The unintended consequences of energy policy have been the focus of widespread public discussion in recent years, with everything from solar bankruptcies to the ethanol business coming under fire for receiving government funding that critics said makes the energy source a source of disruption in markets.
The unintended consequences can filter into unlikely areas, with rising costs for inputs into government-mandated fuels driving up costs to competing industries and contributing to the breakdown of established supply chains. The analysts at Smarter Fuel Future, an advocacy group that counts the American Fuel and Petrochemical Manufacturers among its members, have laid out some of the unintended consequences they say Americans face as part of the country’s efforts to comply with the 2007-era Renewable Fuel Standard. Keep reading →
Hosting Thanksgiving Dinner is an expensive operation that is almost universally observed across the United States, and a consortium of companies and groups concerned about the impact of the Renewable Fuel Standard on the US economy sees this year’s Thanksgiving as an ideal opportunity to note what it says will be an increase in the cost of a high-profile family event.
The group has issued an infographic detailing the increased costs it says could result from the RFS policies. The full infographic can be downloaded on the Smarter Fuel Future website here. Keep reading →
The Bakken Shale has already had a transformational impact on its region, with the lightly populated part of North Dakota experiencing an employment boom alongside serious strains on its infrastructure.
This infographic, pulled together by energy publishers Hart Energy, focuses more on what is next for the Bakken region and for the US as the possible further expansion of drilling for its oil and gas resources becomes a central component of the national conversation about energy independence, jobs in the oil and gas sector, and environmental tradeoffs. Keep reading →
During this year’s presidential campaign, the renewable energy industry and the tax credits that support it receives have become a hot political topic.
Renewable energy enjoys broad support in the US where people expect the government to support emerging clean power technologies and the 2012 Global Consumer Wind Study would make useful reading for both candidates. Keep reading →
Quantifying the cost of a dollar saved is a notoriously difficult economic exercise.
Taking existing circumstances and simply drawing out the trend lines is the easiest kind of forecasting; figuring out how far that projected reality is from the alternate potential realities of changed circumstances is the difficult part. Keep reading →
The International CES features cutting-edge technologies for an influential audience, so it makes sense that it would also feature some of the most aggressive energy efficiency and cleantech investing for an event of its scale in the US.
Smart grid and smart meter products that leverage the power of the internet to automate energy efficiency on devices and in buildings is the logical next step of communications technology, AlertMe CEO Mary Turner told Breaking Energy from the floor of the CES this week. The link between communications technology developments and energy research continues to grow stronger, and the efforts of CES organizers to demonstrate their energy efficiency and cleantech credentials further underlines the trend. Keep reading →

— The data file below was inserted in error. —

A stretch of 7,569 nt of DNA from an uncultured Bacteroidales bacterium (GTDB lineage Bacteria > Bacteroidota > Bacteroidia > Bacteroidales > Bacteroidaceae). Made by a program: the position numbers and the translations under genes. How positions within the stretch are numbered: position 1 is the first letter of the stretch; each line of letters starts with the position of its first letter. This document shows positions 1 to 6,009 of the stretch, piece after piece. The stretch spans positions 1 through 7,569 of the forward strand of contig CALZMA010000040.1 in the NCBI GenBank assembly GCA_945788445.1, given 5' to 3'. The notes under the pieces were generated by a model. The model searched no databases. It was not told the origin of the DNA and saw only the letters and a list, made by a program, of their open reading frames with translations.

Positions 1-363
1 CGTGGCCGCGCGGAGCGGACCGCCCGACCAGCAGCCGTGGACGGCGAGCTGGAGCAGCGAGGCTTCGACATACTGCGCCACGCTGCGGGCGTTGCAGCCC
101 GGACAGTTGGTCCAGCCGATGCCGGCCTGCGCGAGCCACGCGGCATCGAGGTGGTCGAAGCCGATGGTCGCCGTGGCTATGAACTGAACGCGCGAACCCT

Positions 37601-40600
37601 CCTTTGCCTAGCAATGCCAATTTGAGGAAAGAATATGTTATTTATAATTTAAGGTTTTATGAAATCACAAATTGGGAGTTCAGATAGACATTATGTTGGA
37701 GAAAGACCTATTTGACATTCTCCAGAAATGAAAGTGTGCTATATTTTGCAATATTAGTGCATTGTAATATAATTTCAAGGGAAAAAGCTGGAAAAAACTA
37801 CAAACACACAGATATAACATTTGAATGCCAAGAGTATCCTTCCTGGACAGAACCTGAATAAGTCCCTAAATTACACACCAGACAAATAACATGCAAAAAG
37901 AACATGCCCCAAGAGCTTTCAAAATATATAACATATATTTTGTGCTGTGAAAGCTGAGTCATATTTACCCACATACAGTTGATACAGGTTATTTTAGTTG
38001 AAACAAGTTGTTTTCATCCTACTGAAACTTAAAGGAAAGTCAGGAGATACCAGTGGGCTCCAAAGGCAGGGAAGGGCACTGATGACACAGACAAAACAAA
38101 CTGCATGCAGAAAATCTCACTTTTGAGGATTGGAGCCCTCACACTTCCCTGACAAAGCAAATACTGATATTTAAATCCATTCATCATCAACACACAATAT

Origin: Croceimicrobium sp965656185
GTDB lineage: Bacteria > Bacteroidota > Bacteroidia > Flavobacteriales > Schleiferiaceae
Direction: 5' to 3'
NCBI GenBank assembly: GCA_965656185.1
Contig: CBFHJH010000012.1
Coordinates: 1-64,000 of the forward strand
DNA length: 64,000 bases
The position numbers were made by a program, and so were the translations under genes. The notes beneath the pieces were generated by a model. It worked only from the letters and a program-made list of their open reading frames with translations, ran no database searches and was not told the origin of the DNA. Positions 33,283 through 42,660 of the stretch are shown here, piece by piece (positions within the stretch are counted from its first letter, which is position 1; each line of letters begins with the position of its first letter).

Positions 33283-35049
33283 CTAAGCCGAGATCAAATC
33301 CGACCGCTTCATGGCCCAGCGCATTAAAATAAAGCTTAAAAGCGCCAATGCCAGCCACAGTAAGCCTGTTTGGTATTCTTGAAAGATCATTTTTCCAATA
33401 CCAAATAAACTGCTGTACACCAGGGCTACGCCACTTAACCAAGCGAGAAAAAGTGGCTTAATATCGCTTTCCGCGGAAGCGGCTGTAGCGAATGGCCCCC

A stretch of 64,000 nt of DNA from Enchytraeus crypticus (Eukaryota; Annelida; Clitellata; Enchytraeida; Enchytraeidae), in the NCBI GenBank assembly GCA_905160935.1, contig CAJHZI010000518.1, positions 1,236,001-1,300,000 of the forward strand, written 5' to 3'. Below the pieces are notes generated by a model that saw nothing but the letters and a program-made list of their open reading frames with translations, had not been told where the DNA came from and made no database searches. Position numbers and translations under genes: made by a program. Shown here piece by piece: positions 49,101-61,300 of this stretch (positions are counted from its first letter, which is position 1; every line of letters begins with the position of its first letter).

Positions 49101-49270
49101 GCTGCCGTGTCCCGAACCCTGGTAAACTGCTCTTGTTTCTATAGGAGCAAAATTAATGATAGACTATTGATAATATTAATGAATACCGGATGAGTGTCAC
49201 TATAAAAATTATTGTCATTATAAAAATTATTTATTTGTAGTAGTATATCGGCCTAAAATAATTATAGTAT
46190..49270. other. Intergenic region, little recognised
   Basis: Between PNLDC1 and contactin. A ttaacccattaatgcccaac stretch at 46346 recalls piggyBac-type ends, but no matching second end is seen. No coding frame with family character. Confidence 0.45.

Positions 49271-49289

Nuclear power has more than just an image problem.
With huge up front development costs, it is increasingly seen as dangerous and governments are responding to people’s fears by closing plants, blocking new construction and even halting reactor construction mid way. In its latest Vital Signs Online (VSO) report, Washington DC-based think tank Worldwatch Institute documented the numbers for falling nuclear power usage across the globe. Keep reading →
While solar critics decry the intermittent nature of photovoltaic technology that can capture the sun’s light and turn it into electricity only when its sunny, developers have been busy finding ways to store the sun’s power even overnight.
By using molten salts in its water tower, California-based solar company, BrightSource Energy, has developed a method to store overnight energy collected during the day by its concentrated solar power (CSP) plants. In late November, the company announced that it will be including its SolarPLUS thermal energy storage technology to several of its CSP plants. Keep reading →
Hydropower is probably the most invisible of the generation sources in the US. It does not have a smokestack, is defined by its reliability and creates none of the emissions that hamper expansions at traditional fossil-fueled generators.
And although in the American mind hydropower is defined by enormous projects like the Hoover Dam, much of the hydropower in the US is actually much smaller in scale, making debates over wild species migration and the filling of valleys applicable only to a much smaller number of projects. Keep reading →
In its recent International Energy Outlook 2011, the Energy Information Administration (EIA) estimated that global energy consumption would grow 53% from 2008 to 2035, with about half of that demand coming from rapidly-developing economies like China and India.
This AOL Energy infographic breaks down some of the most relevant numbers, which show electrical generation far exceeding consumption, particularly in non-OECD countries, as natural gas production grows significantly in the United States and nuclear power generation increases significantly in China and India. Keep reading →